In the middle of the wounds section, we get told about Flaws with "you could be reduced to 2 wounds by the 'Weak' Flaw." and then I'm pretty sure the idea never comes up again. I understand the Brawn save, but its existance pretty much ensures that any race subtracting brawn will be subject to the same hate as races with a penalty to Constitution in D&D. Brawn is what keeps you going and, when you stop going, it's also what keeps you alive.

      Actions make sense. It's kind of funny how you get 2 "free" actions, even though they're supposed to be "free". Hell with it. During the half-round action, "prone" is mentioned... and it isn't mentioned anywhere else. In addition, you can't attack and move in the same turn in this game. Attacking is a full round action, so you spend your entire turn making an attack. And that makes RANGED AND MAGIC KING LOLOLOL. Seriously, something needs to be done about that. In addition, the stat for making a melee attack is never really discussed. At the beginning, Brawn and Dexterity were both given as options, but the scenarios in which either could be used were completely ignored.

      Grappling is all right, but I've always been bothered at how nimbleness stats never get to be added to grapples. That seems way more important in things like Judo or close Aikido grapples. So I recommend you let people add Dexterity to this, since it needs some more love. The rules fail to state what range you need to be in to grapple, and whether defending in a grapple uses someone's turn. Also, pinning isn't covered here, and neither is picking people up... and those are going to happen far more in RPGs than suffocation.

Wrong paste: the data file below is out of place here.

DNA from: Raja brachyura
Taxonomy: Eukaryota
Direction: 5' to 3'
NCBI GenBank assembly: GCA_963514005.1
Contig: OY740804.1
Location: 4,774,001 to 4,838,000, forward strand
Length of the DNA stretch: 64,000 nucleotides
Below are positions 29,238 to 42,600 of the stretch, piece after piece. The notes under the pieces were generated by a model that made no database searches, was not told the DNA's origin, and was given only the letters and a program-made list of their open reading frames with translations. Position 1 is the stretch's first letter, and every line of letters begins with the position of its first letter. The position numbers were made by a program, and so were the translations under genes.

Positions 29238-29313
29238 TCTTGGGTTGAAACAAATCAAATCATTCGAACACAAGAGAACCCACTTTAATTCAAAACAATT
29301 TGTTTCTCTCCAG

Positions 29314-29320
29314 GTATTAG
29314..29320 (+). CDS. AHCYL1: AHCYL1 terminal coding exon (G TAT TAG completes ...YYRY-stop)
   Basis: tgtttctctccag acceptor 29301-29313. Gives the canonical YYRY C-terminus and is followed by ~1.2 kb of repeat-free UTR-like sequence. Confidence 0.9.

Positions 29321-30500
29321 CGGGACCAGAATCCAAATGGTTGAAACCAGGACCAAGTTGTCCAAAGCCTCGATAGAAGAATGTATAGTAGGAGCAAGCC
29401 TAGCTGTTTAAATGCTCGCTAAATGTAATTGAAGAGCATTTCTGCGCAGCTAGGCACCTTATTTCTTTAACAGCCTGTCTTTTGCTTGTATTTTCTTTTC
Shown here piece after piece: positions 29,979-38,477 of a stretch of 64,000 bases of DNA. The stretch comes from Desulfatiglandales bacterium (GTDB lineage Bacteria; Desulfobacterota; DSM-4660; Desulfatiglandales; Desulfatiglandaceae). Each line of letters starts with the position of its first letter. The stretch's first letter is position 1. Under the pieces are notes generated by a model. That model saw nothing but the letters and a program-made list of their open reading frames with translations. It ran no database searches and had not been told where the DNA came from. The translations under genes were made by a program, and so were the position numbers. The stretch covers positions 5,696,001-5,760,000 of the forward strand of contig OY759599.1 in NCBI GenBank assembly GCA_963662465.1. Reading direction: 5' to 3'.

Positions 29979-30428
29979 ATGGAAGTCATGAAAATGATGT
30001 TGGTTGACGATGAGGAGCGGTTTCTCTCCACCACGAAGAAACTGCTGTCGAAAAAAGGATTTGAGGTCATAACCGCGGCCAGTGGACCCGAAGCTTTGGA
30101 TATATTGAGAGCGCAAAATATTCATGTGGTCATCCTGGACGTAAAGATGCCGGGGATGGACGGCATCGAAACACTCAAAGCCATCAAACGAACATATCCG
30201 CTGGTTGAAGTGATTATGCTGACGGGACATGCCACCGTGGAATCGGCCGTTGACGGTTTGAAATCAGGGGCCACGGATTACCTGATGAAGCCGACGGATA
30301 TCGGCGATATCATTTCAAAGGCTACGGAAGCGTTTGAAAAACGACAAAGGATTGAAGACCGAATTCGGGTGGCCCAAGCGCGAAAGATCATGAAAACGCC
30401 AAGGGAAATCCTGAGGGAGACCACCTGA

The critical success/failure mechanic is one of the dumbest things I've ever seen. First off, I believe you meant to use 12, not 11, for the auto-success mechanic. Secondly, this means that on EVERYTHING (from building a time machine to removing the effects of gravity by waving phallic symbols in the air) will succeed about 1 out of every 36 times. That's dumb. What's even worse is the "roll critical success, WIN COMBAT LOLOLOL", because that's going to totally screw PCs over. In just one session, the dice will drop over 36 times in rolls against the players, and the players will drop dice more than 36 times in their own rolls. So the chances are very freaking high that the PCs will totally lose in combat multiple times, simply because one guy rolled snake eyes when he was trying to attack that rat with 1 wound box and no skill points. This is a bad idea.
    • Items: Kay, items and special items. So players pick their most important shtick, get a special item for that and try to play magical tea party to get the best special ability they can, then reinforce any of their other desires with other items, and trash the rest. Woo. There's absolutely no handle or guideline on what a "special use" is.